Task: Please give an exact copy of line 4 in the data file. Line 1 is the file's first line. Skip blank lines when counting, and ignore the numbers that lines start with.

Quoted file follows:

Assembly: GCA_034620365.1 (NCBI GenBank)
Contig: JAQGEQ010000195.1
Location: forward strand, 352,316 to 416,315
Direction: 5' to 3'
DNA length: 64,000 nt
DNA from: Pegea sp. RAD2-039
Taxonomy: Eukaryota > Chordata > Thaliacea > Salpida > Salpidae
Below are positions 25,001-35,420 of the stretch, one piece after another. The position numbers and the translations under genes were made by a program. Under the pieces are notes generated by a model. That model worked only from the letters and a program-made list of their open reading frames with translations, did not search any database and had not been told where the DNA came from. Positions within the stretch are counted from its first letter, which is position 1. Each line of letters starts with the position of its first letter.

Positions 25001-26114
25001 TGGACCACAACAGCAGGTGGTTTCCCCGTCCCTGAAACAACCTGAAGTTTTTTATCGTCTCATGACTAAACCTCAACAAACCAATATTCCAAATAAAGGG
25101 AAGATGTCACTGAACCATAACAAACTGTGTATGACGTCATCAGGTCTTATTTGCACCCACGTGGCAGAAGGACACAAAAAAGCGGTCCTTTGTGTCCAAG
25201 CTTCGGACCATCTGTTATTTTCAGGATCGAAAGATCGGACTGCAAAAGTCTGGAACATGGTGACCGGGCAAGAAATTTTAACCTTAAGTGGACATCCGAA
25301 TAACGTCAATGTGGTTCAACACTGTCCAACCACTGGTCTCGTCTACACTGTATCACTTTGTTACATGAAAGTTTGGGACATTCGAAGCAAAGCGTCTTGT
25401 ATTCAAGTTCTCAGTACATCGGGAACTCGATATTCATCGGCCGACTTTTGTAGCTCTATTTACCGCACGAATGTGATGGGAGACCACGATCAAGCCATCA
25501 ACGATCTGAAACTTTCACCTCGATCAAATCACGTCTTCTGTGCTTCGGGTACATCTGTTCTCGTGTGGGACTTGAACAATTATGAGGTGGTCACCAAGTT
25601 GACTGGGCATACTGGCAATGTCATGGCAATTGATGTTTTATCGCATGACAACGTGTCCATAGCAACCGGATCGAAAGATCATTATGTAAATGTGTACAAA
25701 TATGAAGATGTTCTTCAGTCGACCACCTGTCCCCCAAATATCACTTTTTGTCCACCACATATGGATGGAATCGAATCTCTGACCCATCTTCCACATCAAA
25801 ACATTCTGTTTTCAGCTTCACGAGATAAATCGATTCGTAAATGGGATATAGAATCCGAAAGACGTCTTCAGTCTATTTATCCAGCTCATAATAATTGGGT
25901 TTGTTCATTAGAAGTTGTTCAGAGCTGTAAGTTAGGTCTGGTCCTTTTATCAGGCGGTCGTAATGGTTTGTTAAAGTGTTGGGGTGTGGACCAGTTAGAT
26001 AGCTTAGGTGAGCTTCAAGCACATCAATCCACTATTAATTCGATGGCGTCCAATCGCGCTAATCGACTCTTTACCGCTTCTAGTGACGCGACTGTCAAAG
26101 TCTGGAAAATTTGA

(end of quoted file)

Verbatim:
Direction: 5' to 3'